Aliens vs. Predator Preview (PC)

These days, anyone hearing the phrase 'Aliens Vs Predator' would most likely associate it with the recent films that, whilst ok, were a little bit trashy and a blemish on what was otherwise a pretty decent franchise. What many people might not know however, is that the concept of crossing over the Alien and the Predator movies has been around since Predator 2, and that brief glimpse of an alien skill on the wall of the spaceship. Then, in the early 90's, a little known Oxford-based studio made one of its first titles based on this concept, one that some considered to be one of the many inspirations of modern gaming.

Now, eleven years later, that same studio is back with a 'next-gen' iteration of their original title, and Strategy Informer was privileged enough to be invited to a go-karting rink in the middle of Greenwich, London, for a day of fun, games and laser tag. Rebellion Studios, lately known for titles such as Rogue Warrior and the Battlefront Spin-offs, has returned to a series that holds a special place in the hearts of many of them. Updated for today's gaming standards, Alien Vs Predator seems to offer a very diverse playing experience.

As you know doubt know already, players can take control of either a Predator, an Alien or a Colonial Marine. Each faction is balanced against one another, with their own playing style, their own strengths and weaknesses, and even their own single-player campaign. It's easy to mistake this game as an FPS, but as Senior Producer David Brickley pointed out, this is more of a Survival-Horror Action game with an FPS element.

Each race plays very differently too each other, as we soon found out as the developers sat us down and took us through each faction. The Predator and Alien especially require a lot of getting used to from the player's perspective. The Alien, for example, can run along walls and along ceilings, but if you don't control it properly you'll end up going around in circles and switching perspectives so much you won't know where you are. The Predator can also get around a bit as well, although he requires a slower, more methodical approach, and whilst stealth tactics are key, it's essential not to get carried away.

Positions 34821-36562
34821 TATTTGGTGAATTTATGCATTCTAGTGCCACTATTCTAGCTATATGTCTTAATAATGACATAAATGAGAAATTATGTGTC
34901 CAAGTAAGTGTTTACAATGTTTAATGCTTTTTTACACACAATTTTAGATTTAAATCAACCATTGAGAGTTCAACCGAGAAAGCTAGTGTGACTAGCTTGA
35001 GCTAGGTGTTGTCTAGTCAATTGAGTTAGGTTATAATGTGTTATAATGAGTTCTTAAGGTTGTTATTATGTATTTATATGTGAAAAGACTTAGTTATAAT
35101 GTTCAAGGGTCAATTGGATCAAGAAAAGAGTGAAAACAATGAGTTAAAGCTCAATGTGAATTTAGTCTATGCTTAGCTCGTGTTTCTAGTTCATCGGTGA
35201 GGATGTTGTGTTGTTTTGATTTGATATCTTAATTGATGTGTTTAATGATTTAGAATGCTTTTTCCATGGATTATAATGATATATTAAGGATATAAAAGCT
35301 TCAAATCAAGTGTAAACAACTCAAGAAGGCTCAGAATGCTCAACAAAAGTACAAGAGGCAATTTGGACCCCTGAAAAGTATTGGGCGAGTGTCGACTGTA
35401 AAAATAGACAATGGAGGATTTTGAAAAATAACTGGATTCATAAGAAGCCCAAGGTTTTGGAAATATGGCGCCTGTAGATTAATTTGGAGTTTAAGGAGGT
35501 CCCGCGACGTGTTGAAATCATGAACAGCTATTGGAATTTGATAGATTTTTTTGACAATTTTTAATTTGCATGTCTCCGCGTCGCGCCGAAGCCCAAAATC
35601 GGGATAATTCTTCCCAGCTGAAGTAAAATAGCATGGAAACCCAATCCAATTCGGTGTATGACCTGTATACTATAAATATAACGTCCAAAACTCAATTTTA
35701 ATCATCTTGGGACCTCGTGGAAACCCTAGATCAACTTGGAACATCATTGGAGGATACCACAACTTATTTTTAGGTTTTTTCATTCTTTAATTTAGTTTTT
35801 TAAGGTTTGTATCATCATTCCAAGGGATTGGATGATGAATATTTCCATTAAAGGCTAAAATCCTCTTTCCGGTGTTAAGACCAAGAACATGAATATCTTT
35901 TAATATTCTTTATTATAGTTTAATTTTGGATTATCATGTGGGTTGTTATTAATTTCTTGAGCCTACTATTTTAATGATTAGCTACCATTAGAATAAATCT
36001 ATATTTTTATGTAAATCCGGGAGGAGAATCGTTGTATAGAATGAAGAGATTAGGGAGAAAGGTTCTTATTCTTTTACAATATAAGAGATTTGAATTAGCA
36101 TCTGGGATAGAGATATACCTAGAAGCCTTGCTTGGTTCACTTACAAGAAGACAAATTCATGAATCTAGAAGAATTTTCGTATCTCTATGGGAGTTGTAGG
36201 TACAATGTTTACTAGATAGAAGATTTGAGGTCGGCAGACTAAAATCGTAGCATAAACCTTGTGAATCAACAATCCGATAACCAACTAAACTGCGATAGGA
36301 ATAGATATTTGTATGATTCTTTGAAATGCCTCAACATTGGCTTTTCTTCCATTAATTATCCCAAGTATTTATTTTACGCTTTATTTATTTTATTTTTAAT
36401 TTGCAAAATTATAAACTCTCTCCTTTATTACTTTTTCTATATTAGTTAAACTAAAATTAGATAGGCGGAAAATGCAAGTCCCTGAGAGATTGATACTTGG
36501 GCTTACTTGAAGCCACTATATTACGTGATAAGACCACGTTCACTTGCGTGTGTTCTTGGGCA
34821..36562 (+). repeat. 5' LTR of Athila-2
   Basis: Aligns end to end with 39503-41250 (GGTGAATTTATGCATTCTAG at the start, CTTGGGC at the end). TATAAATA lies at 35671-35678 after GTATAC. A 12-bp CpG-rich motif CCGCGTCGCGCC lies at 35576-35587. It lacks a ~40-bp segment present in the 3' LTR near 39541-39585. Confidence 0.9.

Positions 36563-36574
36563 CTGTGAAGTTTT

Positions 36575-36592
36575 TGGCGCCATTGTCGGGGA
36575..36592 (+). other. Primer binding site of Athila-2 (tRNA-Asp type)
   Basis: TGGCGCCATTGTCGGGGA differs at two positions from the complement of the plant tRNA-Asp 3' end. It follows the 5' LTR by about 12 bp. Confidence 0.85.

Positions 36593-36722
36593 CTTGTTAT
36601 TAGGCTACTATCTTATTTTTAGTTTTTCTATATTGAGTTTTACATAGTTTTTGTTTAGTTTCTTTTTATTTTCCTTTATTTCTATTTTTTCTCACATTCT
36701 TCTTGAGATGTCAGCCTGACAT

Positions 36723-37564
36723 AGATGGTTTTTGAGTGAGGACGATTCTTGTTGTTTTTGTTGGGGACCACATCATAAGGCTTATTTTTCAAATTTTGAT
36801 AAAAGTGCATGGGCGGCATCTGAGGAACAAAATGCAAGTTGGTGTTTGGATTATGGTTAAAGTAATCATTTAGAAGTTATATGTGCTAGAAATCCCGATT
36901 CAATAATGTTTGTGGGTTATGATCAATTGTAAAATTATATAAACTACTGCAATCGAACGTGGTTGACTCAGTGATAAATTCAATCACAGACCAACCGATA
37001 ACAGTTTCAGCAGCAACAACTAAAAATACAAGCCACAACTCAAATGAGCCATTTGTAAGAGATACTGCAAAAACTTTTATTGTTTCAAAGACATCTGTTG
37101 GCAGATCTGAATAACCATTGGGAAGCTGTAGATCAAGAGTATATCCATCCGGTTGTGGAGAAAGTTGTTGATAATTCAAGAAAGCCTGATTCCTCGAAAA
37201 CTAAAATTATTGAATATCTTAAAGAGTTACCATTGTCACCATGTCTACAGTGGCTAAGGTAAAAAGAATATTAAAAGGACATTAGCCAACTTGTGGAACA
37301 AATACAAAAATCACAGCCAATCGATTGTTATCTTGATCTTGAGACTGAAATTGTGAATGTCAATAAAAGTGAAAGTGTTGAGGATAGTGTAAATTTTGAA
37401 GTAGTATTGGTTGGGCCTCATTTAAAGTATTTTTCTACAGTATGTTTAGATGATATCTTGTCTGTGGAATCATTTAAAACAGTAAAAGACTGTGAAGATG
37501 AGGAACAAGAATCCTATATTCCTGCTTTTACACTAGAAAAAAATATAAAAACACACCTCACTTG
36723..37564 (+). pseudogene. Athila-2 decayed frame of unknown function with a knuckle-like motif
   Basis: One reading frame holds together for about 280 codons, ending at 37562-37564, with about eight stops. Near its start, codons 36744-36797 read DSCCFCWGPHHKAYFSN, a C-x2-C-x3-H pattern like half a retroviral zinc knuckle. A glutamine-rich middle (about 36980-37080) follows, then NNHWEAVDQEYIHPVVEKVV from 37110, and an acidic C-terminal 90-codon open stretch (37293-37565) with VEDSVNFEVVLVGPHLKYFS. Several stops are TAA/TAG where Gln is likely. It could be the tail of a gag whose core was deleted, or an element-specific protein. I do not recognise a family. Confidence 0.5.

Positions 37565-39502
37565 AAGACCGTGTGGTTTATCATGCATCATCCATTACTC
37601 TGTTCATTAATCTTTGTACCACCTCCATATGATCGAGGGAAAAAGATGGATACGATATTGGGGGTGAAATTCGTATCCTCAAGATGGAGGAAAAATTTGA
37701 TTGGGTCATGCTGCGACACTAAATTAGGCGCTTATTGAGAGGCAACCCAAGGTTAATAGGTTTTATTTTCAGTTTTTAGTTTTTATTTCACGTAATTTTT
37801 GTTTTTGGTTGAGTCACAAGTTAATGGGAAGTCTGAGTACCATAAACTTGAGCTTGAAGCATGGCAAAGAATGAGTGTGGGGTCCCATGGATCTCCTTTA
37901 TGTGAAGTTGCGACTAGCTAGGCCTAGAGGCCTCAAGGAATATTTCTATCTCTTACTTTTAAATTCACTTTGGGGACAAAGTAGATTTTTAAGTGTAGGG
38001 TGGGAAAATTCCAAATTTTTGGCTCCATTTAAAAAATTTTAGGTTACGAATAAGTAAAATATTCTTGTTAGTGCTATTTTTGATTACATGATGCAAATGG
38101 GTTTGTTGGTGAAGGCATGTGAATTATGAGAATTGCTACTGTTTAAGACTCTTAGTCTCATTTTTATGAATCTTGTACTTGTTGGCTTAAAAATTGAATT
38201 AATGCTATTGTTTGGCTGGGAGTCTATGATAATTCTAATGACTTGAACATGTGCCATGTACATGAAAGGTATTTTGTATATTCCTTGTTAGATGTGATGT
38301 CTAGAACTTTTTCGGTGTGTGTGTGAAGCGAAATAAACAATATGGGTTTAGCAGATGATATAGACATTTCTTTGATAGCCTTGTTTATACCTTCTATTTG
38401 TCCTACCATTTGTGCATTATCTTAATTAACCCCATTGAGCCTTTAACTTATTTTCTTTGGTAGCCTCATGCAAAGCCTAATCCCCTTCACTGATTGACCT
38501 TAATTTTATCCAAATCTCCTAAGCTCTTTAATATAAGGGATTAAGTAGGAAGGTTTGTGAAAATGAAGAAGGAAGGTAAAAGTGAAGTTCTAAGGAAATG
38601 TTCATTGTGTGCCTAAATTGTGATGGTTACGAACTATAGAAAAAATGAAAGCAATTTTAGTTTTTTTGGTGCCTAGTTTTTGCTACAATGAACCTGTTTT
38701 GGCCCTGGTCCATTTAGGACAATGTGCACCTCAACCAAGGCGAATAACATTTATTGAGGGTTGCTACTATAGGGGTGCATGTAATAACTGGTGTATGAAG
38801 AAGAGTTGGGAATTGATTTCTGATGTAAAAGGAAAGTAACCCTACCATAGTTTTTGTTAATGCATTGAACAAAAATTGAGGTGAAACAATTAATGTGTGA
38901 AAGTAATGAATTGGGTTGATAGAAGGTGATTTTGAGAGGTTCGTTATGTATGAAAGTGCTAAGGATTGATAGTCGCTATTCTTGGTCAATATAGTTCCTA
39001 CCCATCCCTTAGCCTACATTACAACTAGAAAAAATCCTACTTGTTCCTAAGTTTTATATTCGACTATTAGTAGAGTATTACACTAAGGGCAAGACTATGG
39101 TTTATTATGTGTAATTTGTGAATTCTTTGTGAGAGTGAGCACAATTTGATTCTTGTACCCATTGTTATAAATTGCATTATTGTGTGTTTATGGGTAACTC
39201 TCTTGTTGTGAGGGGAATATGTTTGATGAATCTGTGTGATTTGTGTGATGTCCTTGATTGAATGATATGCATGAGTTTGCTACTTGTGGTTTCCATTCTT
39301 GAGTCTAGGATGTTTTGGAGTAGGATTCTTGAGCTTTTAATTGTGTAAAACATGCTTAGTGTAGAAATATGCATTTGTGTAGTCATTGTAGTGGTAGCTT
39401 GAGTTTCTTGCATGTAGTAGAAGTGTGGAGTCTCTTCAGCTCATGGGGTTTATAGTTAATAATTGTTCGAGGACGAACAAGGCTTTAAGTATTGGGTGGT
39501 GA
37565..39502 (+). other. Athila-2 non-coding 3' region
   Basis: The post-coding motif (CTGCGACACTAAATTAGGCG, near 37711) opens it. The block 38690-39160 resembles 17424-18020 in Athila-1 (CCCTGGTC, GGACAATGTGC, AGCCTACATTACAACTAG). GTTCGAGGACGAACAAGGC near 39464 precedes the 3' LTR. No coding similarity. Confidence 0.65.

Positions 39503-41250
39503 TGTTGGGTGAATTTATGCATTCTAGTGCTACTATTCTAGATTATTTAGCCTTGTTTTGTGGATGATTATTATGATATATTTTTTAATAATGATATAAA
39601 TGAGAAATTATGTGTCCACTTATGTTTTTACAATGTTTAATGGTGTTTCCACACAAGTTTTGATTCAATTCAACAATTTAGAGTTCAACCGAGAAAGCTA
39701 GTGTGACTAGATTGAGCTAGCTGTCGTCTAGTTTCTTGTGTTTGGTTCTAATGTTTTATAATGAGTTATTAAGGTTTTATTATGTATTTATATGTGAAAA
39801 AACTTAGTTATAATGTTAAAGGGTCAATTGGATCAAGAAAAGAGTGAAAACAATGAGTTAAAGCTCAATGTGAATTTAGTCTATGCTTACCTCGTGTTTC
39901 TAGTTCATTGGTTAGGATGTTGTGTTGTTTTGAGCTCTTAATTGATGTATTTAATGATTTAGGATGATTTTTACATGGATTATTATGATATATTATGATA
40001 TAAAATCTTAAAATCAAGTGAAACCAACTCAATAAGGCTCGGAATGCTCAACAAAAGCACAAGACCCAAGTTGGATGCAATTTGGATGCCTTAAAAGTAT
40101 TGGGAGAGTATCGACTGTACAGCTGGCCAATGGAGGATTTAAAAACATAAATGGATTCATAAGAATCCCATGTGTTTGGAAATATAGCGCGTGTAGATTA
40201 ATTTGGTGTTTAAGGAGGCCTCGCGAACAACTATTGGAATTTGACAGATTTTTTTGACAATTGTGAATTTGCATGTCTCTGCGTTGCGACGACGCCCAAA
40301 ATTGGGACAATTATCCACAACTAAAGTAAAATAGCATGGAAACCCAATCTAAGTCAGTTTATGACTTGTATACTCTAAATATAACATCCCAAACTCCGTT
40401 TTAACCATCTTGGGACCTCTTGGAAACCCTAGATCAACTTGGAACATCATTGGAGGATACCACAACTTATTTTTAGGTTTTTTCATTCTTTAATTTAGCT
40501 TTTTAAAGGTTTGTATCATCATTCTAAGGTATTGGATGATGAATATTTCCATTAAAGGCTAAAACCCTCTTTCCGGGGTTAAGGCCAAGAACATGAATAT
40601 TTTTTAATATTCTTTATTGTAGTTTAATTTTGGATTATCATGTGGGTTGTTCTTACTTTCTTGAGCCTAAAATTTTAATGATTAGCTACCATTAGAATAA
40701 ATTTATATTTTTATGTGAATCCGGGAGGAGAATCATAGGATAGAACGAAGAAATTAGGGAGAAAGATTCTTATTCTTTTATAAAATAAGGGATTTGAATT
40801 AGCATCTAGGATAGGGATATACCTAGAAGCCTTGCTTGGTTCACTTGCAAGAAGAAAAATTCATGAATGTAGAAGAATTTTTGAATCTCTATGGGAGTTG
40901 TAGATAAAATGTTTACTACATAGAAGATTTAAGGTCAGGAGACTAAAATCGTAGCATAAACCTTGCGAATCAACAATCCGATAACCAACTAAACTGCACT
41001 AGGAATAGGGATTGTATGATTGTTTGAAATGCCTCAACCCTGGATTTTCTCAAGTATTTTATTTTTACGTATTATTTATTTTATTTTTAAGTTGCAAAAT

The Colonial Marine will feel the most familiar to the player, with a classic FPS control-style and movements. It sometimes feels a little bit sluggish compared to current FPS standards, but that's probably as a result of this not being a shooter-centric game. Whether or not it was deliberate, it does add a hint of desperation, and fear, to ones gaming experience. Throw in an purposefully-imperfect radar system, low-lighting levels, and a torch, and you have yourselves the making of one of the most atmospheric games we've ever seen. The marine's strength lies in numbers and being able to keep their enemies at bay.

With the onset of multiplayer-only games, it's surprising that Rebellion didn't take this route, given the 'free-for-all' nature of the subject matter. Much like Section 8, Brickley would maintain that the single-player sets the player up for the multiplayer, especially for the non-human races. We only got a brief look at the single-player side of things, but from what we've seen it looks like Rebellion have at least given it some depth, like you were watching one of the movies. In terms of the wider franchise, this game is set 30 years after Sigourney Weaver throws herself into a molten furnace on Fiorina 'Fury' 161 (Alien 3).

The multiplayer element is where the fun really lies with this game. Mastering each of the races is going to be very satisfying, and everyone will eventually 'choose' their favourite sides. Used well, each of the races can present a serious challenge to the others, as even jump attacks can be blocked if the timing is right. As mentioned above, each race as its own strengths, and so unique strategies will evolve. Whilst at the moment it looks like the marines are going to be the weakest of the three... knowing the online community, that may all change.

Multiplayer modes included in this game are: Death match, Species Team Deathmatch, Mixed Species Team Deathmatch, Predator Hunt, Infestation, Survivor and Domination. Seven modes may seem like a lot, but we can't help feel that there's a certain amount of 'padding' involved since the death-match modes are essentially the same with different configurations. Still, there's plenty to choose from, and they're all quite fun. With any luck, we'll also see extra content added in the form of DLC, which could include extra multiplayer modes.

Whilst graphically it may not be the smoothest game of 2010, the atmosphere it creates and the diversity of the factions should more than make up for it. Still, with so many other top quality titles due out this year, this may turn out to be one of 2010's un-sung heroes. Still, it looks like there's going to be plenty here for fans of the franchise, as well as an challenging multiplayer aspect to boot - definitely one to keep an eye out for. We'll give you the final review as soon as we are able.

Aliens Vs Predators is due on out on February 16th in North America, and February 19th in Europe for PC, PS3 and Xbox 360.

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